A Cake That Looks Like Pizza

When you are supposed to put rosemary on a cake, you know it’s going to be different from your usual hazelnut extravaganza. Truth be told, this fine herb was the only exceptional ingredient of this recipe, all the rest, puff pastry, plums, sugar, cinnamon, and quince jelly, sounds rather familiar, doesn’t it? But once you’ve put the plums casually on the puff pastry and sprinkled the rosemary on it, your eyes won’t believe it’s not butter, sorry, they won’t believe it’s not pizza. Only when it’s out of the oven and into your mouth, its case is closed. It’s cake. No doubt. A very yummy, very Mediterranian cake. If you want to challenge your eyes, do try this at home!

This Is Where I Cook & Eat

Instead of posting another yummy dish or even yummier dessert, I give you the place where I cook and eat: my kitchen. Don’t get fooled by the current cleanliness, it’s just because the maid has just left (the maid being me…) and I’m off for some days, normally you find the place filled with pots, bowls, vegetables, cereals, flour, nuts, fruit, spices, herbs (sage, rosemary, and basil), bottles (olive oil, vinegar, wine, Coke Zero, and Evian) and lots and lots of coffee mugs, tea cups, glasses of all kind, candles (not scented, never in the kitchen), plates and tureens, and some Italian opera going on on iTunes (a cliché from the 1980s that just keeps sticking…). Anyway, this is my kitchen and I hope you like it.

The Icecream Chronicles

Binge watching VEEP (a series, I discovered only yesterday, so far, I’ve made it to season 2/episode 4, laughing out loud every five minutes) has made me not leave my couch for quite some time now, except for short runs to the fridge in order to get some fresh supply of strawberry cheesecake icecream (not from that really famous brand, but from the other really famous brand, you see, their cheesecake layers are a bit saltier, which is a nice contrast to the sweetness of the strawberries, but I digress), a dessert, or basic nutrition, which I have grown addicted to as swiftly as to Selina Meyer and her wonderfully obnoxious crew. I wonder what I will do after the end of the last season… not much, I guess; probably, I won’t be able to move at all by then…

Spread Some Joy

I am a devout devourer of jam, marmalade, jellies, confiture, and all other kind of preserves. First, because they all taste so very good, second you can eat them on/with almost everything, orange marmalade especially. Lately, I tried it on French pâté which looks like German leberwurst but is in fact some fine pâté, some ducks died for it, which always makes me sad as I love ducks, but every once in a while somebody brings duck confit or pâté de canard in order to amuse my taste buds and instead makes me mourn and cry out loud for the poor creatures. But since I don’t want them to have died in vain, I spread the pâté on baguette or German bread and always eat it up, every last bit of it—call me a hypocrite. Anyway, whatever concerns you might have, you should forget all about them and try some pâté with some (or even lots of) fine orange marmalade, it’s just too yummy. I understand, they make pâté from less lovely creatures, too…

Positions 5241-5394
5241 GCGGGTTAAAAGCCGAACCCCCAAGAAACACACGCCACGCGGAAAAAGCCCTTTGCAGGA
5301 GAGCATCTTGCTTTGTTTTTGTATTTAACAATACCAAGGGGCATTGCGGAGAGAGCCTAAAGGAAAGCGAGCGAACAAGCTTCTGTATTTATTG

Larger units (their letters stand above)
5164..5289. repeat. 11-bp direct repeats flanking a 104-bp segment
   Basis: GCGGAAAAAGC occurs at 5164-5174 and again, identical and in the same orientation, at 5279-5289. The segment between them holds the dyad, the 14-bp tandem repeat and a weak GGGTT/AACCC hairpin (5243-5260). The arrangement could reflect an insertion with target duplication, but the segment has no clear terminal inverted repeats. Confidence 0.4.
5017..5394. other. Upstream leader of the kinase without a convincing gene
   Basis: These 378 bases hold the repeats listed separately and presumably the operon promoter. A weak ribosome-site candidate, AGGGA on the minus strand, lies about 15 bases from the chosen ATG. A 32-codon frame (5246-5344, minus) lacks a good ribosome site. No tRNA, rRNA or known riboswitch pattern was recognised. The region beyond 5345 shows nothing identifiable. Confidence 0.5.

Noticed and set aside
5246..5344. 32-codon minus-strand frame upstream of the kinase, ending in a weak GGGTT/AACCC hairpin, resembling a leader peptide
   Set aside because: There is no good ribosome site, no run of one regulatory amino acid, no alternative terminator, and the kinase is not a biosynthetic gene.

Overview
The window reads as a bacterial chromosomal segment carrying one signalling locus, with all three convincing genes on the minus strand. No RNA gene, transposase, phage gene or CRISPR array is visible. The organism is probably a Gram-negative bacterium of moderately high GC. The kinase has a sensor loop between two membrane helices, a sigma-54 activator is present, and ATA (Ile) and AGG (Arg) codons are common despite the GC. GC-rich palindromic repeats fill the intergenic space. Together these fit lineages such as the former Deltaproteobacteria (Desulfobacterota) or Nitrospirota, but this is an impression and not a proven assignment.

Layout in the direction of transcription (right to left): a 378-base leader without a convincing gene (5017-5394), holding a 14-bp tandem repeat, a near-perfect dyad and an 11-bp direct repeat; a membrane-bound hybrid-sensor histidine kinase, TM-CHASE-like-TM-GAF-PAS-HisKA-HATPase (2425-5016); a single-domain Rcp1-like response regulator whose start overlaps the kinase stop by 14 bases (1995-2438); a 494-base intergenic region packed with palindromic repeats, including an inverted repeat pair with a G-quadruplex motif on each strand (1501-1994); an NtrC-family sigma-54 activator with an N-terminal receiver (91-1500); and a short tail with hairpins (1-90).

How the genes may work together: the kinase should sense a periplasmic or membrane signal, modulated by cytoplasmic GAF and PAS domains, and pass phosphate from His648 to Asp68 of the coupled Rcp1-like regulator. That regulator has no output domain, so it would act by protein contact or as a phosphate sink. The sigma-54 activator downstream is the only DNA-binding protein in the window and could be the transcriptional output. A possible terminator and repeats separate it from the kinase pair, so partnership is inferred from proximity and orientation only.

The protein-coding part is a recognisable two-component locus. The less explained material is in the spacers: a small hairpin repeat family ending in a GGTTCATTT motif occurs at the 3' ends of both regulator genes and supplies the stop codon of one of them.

Messy Mystic Pizza

What was that film called again? The one with Julia Roberts and all these pizzas? Mystic Pizza? It was Mystic, wasn’t it? Not Messy Pizza? Well, the one I ordered today was both in a way, mystic and messy. Messy, because it made me think of some sort of midcentury action painting, as if Willem de Kooning was responsible for the topping, heavy white brushstrokes of buffalo mozzarella, counteracted by frantic splashes of basil. Mystic, because the blend of aromas was quite intriguing, it tasted quite unexpectedly vegetarian despite all the salami, actually, it didn’t taste like pizza at all. I’ve been trying to come up with a description of what it tasted like since noon, but I failed… Messy and mystic, that’s all I could come up with.

Julia, Meryl and I make Boeuf Bourguignon.

In the 1960s and ’70s, Julia Child, that marvelous home cooking enthousiast, taught us how to cook bœuf bourguignon, and all the other great French recipes, Meryl Streep did some sort of re-editing in 2009 with Julie & Julia, and although I had known about bœuf bourguignon before, I must admit that both Julia Child and Meryl Streep are to blame for my constant trying of making the perfect (let’s shorten it) b.b. ever since I first saw the picture. This Easter Sunday, however, when making b.b. at my parents’ place, I was left to my very own devices, meaning I had neither a cook book nor a DVD at hand, and so I had to put all my beef in one basket, and to rely on my not too trustworthy memory. Well, I could have done better, my b.b. was certainly not a price winning dish, but it wasn’t too bad, either—as a matter of fact, there were no leftovers…

Good Friday’s Good Fish

Actually, we had planned to have dorados for dinner on this Good Friday, but then all of a sudden our gardener came over, telling us he knew somebody who knew somebody who knew some trouts and as he knew we loved fish, he didn’t tell none of all these somebodies that he doesn’t like fish at all, not even on Good Friday, and brought us his share of the trouts that used to know somebody who knows somebody who knows our gardener. It was all very mysterious, but as one isn’t supposed to look a gift fish in the mouth, we took a rain check on our dorados. A rain check, we did not regret at all: Boy, these trouts were ever so good!